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Jie Gong – Studies Atmospheric Ice Clouds and Floating Snow

Woman with tan skin and straight black hair wears a pink shirt and smiles in front of a lake and trees.
Jie Gong, Research atmospheric scientist
NASA/W. Hrybyk

Name: Jie Gong
Title: Research atmospheric scientist
Organization: Code 613, Climate and Radiation Branch, Earth Science Division

What do you do and what is most interesting about your role here at Goddard? How do you help support Goddard’s mission?

I am an atmospheric scientist and I mostly work with ice clouds and other frozen precipitation like snow, floating snow (which is snow in the atmosphere that does not hit the ground) and graupel, or hail. I work on developing methods to best use satellite data to understand the microphysics of all frozen water particles in the atmosphere called frozen hydrometers. Not all frozen water particles in the atmosphere eventually fall to the ground; some of them evaporate and others are transported elsewhere and then fall to the ground. Part of my work is to understand where and when these frozen particles in the air will fall to the ground.

Why did you decide to become an atmospheric scientist?

I was raised in a small city in southern China. I wanted to become a scientist because my uncle was the first Ph.D. in our family after the Cultural Revolution ended in 1976. I was just 10 years old when he sent us his dissertation involving the chemistry of air and water pollution. I did not know what science was, but I decided to be a Ph.D. just like my uncle.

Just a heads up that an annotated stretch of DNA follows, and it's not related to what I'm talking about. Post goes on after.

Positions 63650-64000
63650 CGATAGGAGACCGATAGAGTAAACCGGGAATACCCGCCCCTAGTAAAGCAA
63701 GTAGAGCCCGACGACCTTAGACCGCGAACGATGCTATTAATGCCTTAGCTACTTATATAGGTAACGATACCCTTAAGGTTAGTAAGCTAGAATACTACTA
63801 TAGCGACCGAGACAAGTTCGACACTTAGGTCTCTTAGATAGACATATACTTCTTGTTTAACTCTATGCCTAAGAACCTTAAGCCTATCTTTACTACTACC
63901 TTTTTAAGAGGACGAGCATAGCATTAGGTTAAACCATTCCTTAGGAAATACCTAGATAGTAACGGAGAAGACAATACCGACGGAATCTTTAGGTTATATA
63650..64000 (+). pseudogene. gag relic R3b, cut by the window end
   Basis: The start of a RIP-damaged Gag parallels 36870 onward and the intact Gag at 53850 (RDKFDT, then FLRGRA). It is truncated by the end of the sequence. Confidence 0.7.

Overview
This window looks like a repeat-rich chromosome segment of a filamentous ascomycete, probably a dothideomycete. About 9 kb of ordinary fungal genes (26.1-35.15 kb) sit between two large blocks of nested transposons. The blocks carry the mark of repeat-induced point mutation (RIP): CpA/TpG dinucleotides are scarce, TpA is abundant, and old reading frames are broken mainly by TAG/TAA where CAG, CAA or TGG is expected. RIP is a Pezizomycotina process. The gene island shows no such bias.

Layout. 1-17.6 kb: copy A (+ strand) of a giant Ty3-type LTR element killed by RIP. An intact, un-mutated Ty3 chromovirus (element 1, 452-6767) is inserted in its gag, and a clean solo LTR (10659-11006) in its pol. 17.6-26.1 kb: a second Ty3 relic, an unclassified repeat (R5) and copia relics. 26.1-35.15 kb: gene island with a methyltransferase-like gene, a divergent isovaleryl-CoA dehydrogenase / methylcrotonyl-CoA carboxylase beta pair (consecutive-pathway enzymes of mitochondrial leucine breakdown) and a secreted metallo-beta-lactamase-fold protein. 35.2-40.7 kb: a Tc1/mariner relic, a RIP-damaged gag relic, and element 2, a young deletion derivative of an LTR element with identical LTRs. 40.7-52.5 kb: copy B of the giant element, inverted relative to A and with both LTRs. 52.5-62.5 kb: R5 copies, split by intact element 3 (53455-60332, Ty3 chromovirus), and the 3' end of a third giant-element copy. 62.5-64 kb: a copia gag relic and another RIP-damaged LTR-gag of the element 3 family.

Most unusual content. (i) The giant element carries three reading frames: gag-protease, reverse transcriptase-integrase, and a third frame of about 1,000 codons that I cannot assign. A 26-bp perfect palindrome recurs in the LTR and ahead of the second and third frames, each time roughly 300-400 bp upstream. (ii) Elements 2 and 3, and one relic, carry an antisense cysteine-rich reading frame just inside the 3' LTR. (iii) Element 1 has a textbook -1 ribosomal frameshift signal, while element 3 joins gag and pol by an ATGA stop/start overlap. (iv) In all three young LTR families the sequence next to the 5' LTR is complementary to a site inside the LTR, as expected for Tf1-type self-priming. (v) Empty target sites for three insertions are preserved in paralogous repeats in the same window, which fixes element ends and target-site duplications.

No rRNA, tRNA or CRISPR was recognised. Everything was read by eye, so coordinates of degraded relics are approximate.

In high school, my best subject was geology. When I started at Peking University, I enrolled in the School of Geoscience. As I began learning more about geoscience, I found atmospheric science to be the most interesting and majored in it. I then got a Ph.D. from State University of New York at Stonybrook in atmospheric sciences.

How else did your uncle inspire you to be a scientist?

During the Cultural Revolution, my mother, her sister and her brother were sent from the city to the country. They were told to farm or to teach the local children when they themselves should have been in school receiving an education. As a result, my uncle taught himself a basic education including science. At the end of the Cultural Revolution, each family was allowed to send one child back to the city for either education or a job. My grandparents sent my mother, who was a music and dance teacher, back to the city for a job. My uncle took the equivalent of the SAT and scored high enough for the entire country of China to be sent back to the city for college.

He has inspired me all my life to always be prepared to take advantage of opportunities. He also taught me to constantly challenge myself and to try my best so that I would never regret losing an opportunity for not trying.

Why did you come to Goddard?

Woman with black hair and light tan skin wears a blue button down, black pants and tennis shoes. She is carrying a water bottle and is hiking on a trail with trees in the background.
Gong hiking with other fellows after a science workshop at Penn State University in May 2016.
Courtesy of J. Gong

My advisers led me to Goddard. My Ph.D. adviser was Dr. Marvin Geller, who had previously worked at Goddard. He was a big supporter of Goddard’s Tropical Rainfall Measurement Mission, the precursor of the GPM Mission. Then I did a postdoc with Dr. Wu, my current supervisor, who at the time was at NASA’s Jet Propulsion Laboratory in Pasadena, California. When Dr. Wu took a position at Goddard at the end of my postdoc, I also came to Goddard to work on his project.